In Media and Legal Battle, Both Sides Claim Theft of Popular Shows Like ‘Kangxi is Coming’ and ‘Hip-Hop Office Quartet’
China is notorious for pirated content, so a colorful legal and media battle being waged by the country’s two giant online video sites, Youku and Tudou, is drawing widespread attention. Each company alleges that the other is running pirated videos and is guilty of massive intellectual property infringement. The two businesses compete fiercely for viewers in China, the world’s largest internet market by number of users.
Tudou claims that Youku has been pirating all the episodes of the popular entertainment series “Kangxi is Coming” since Dec. 1, despite being served by Tudou with a barrage of official notices of infringement in letters, faxes and phone calls. In an English-language press release issued Friday, Tudou found it particularly annoying that Youku is using the allegedly pirated material “to support pre- and post-roll advertisements for automobiles such as Suzuki, foods such as M&Ms, and cosmetics.”
Tudou said that though it is the “legal copyright holder” of “Kangxi is Coming,” the show is the No. 1 variety program on Youku.com “and has commanded over 240 million views.” On Friday, Tudou announced that it would take legal action to protect the show from illegal uploads to websites such as Youku.com.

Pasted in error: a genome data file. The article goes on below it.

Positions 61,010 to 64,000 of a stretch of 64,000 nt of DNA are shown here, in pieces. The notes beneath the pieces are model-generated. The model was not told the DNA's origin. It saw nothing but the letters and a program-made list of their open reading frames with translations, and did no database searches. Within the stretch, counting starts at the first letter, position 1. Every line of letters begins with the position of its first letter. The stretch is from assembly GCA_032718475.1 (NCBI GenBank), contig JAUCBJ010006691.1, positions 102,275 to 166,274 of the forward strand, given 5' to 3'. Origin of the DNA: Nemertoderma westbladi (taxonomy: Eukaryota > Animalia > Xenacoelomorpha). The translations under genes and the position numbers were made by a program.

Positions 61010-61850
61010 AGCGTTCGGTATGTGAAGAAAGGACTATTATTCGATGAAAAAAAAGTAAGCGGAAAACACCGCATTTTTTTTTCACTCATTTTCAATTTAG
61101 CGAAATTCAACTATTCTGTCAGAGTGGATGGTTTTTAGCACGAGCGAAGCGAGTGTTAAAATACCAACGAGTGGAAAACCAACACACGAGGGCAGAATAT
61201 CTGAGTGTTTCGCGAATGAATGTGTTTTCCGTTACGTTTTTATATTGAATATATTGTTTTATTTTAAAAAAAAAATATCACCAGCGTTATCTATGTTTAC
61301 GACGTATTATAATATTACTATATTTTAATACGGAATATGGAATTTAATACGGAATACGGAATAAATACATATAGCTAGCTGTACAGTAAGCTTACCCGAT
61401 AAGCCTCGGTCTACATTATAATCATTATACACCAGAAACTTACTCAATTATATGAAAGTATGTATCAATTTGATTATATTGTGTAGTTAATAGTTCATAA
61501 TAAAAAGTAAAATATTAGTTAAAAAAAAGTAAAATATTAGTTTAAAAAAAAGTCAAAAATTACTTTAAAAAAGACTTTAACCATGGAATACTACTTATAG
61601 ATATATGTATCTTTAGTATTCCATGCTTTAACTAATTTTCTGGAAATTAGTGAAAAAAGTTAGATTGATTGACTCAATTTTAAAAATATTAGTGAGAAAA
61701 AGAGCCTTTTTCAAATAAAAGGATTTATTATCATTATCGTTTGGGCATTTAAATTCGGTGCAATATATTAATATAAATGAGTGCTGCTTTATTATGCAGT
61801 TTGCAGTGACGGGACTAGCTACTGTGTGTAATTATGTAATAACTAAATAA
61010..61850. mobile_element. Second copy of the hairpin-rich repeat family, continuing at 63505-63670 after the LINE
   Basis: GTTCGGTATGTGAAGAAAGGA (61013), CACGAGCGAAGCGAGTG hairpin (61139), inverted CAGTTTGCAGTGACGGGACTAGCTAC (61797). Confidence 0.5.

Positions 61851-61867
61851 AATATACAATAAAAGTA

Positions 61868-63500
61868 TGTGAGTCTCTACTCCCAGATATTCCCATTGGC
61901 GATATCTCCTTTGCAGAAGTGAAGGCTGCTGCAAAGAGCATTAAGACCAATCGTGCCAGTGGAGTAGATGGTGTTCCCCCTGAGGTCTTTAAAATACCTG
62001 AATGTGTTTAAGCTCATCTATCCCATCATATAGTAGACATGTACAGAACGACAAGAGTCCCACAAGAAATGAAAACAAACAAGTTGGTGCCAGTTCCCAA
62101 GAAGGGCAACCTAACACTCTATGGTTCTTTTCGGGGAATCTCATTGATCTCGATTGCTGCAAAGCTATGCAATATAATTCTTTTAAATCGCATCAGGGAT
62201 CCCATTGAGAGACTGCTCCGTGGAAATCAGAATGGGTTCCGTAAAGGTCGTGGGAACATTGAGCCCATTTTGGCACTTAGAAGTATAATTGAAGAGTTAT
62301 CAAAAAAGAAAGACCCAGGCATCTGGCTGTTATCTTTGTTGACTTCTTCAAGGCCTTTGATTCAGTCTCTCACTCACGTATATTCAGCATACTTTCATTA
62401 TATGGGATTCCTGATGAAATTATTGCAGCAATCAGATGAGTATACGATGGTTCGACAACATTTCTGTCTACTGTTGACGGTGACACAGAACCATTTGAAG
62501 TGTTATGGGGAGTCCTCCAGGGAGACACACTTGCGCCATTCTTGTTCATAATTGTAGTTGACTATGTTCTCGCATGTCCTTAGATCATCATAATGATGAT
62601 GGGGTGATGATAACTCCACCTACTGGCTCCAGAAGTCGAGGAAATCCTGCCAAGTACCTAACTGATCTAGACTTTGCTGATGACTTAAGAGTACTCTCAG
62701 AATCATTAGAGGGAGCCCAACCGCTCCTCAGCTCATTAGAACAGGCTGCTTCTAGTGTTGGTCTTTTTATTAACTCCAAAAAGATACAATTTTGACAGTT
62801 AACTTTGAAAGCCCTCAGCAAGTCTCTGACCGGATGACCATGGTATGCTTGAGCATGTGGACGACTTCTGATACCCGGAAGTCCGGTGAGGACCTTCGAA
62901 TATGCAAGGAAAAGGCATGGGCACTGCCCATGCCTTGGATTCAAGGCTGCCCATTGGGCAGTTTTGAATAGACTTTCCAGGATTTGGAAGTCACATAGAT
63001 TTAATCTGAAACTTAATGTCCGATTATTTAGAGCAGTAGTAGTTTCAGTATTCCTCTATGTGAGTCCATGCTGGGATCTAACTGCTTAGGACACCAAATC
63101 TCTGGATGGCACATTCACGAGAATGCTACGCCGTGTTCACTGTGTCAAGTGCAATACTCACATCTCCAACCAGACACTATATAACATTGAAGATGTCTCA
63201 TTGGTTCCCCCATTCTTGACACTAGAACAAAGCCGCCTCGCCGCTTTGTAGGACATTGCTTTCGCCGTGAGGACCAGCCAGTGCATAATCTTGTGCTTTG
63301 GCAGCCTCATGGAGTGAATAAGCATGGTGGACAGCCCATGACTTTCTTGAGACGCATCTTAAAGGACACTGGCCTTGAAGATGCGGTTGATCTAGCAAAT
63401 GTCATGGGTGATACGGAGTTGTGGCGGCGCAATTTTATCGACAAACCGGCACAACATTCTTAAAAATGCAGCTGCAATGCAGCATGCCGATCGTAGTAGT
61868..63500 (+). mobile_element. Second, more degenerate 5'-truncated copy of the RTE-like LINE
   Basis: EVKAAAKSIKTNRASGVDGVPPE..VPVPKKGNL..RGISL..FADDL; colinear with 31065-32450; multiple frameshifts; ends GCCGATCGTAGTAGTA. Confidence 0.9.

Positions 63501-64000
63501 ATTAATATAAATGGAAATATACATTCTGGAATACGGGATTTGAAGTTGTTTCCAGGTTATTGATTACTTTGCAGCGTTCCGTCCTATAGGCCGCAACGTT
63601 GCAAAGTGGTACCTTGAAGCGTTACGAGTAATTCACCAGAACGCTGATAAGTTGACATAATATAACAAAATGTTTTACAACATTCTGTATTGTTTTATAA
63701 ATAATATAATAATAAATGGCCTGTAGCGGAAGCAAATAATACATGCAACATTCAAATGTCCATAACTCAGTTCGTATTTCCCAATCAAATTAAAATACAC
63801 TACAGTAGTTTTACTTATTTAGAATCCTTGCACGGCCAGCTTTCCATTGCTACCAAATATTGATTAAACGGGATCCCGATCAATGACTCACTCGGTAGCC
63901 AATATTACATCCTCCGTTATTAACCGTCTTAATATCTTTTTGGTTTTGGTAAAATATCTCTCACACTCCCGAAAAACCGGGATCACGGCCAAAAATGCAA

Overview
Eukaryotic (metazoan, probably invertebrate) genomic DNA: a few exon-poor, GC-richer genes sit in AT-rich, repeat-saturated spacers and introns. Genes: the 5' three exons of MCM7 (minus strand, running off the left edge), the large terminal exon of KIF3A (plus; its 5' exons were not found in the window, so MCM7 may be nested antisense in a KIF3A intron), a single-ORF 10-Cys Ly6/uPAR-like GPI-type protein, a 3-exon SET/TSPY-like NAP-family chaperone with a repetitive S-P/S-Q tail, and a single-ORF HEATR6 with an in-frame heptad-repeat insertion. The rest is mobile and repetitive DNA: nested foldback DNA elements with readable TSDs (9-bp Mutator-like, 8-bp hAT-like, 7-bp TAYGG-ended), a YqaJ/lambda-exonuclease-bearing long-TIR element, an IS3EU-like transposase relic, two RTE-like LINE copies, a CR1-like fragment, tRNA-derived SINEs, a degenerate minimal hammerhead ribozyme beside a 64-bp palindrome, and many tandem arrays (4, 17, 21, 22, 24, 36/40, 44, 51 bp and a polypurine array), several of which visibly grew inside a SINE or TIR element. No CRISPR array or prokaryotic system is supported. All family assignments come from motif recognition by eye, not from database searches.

Youku one-upped Tudou on Friday by filing its own copyright infringement lawsuit against Tudou. The suit includes a list of “notarized evidence” that Youku has been compiling since last year on 60 shows pirated by Tudou, such as “The Emperor’s Harem,” “Hip-Hop Office Quartet” and “Miss Puff.”
Youku also noted in its statement that meetings between both companies’ legal counselors “ultimately proved futile. Since Tudou has repeatedly failed to remove the mountain of stolen intellectual property posted on their site while attempting to smear Youku in the press, Youku now has no choice but to pursue legal action.”
Tudou’s rebuttal on Friday: “The lawsuit against Tudou is Youku’s trick to distract media’s attention.” In a statement, Tudou said that “it’s been proved that Youku’s accusations are fabricated” and that “the content has already been promptly removed by Tudou as soon as it’s been notified.”
On Friday, Youku spokeswoman Jean Shao told Ad Age: “[Tudou] claimed 150 million RMB compensation from us [about $23.5 million]. If we adopt their math, then they owe us 50 billion RMB [$7.9 billion] for copyright infringement.”